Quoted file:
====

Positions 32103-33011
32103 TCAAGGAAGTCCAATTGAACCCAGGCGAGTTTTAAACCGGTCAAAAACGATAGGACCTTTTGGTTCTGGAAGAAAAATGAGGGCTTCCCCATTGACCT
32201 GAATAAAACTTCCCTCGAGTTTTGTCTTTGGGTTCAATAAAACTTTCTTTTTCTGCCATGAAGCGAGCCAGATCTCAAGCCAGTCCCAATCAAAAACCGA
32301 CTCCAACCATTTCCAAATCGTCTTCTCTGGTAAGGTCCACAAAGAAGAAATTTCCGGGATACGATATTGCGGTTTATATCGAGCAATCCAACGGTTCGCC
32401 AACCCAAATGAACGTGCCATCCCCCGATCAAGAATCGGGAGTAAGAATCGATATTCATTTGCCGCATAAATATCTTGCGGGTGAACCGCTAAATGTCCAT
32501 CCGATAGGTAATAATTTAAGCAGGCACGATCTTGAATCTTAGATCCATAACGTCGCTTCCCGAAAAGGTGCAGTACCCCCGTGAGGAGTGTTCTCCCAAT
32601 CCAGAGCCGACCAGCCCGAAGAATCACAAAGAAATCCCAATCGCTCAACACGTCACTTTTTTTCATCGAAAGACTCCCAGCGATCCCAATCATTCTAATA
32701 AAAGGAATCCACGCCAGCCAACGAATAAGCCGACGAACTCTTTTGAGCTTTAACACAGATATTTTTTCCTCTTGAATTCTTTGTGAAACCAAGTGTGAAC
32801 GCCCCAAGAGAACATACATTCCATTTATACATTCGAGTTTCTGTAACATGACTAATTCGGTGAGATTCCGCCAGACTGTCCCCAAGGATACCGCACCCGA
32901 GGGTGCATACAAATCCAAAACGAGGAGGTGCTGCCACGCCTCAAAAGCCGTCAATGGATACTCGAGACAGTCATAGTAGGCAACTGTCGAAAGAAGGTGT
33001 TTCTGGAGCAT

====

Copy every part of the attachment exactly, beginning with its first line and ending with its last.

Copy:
Positions 32103-33011
32103 TCAAGGAAGTCCAATTGAACCCAGGCGAGTTTTAAACCGGTCAAAAACGATAGGACCTTTTGGTTCTGGAAGAAAAATGAGGGCTTCCCCATTGACCT
32201 GAATAAAACTTCCCTCGAGTTTTGTCTTTGGGTTCAATAAAACTTTCTTTTTCTGCCATGAAGCGAGCCAGATCTCAAGCCAGTCCCAATCAAAAACCGA
32301 CTCCAACCATTTCCAAATCGTCTTCTCTGGTAAGGTCCACAAAGAAGAAATTTCCGGGATACGATATTGCGGTTTATATCGAGCAATCCAACGGTTCGCC
32401 AACCCAAATGAACGTGCCATCCCCCGATCAAGAATCGGGAGTAAGAATCGATATTCATTTGCCGCATAAATATCTTGCGGGTGAACCGCTAAATGTCCAT
32501 CCGATAGGTAATAATTTAAGCAGGCACGATCTTGAATCTTAGATCCATAACGTCGCTTCCCGAAAAGGTGCAGTACCCCCGTGAGGAGTGTTCTCCCAAT
32601 CCAGAGCCGACCAGCCCGAAGAATCACAAAGAAATCCCAATCGCTCAACACGTCACTTTTTTTCATCGAAAGACTCCCAGCGATCCCAATCATTCTAATA
32701 AAAGGAATCCACGCCAGCCAACGAATAAGCCGACGAACTCTTTTGAGCTTTAACACAGATATTTTTTCCTCTTGAATTCTTTGTGAAACCAAGTGTGAAC
32801 GCCCCAAGAGAACATACATTCCATTTATACATTCGAGTTTCTGTAACATGACTAATTCGGTGAGATTCCGCCAGACTGTCCCCAAGGATACCGCACCCGA
32901 GGGTGCATACAAATCCAAAACGAGGAGGTGCTGCCACGCCTCAAAAGCCGTCAATGGATACTCGAGACAGTCATAGTAGGCAACTGTCGAAAGAAGGTGT
33001 TTCTGGAGCAT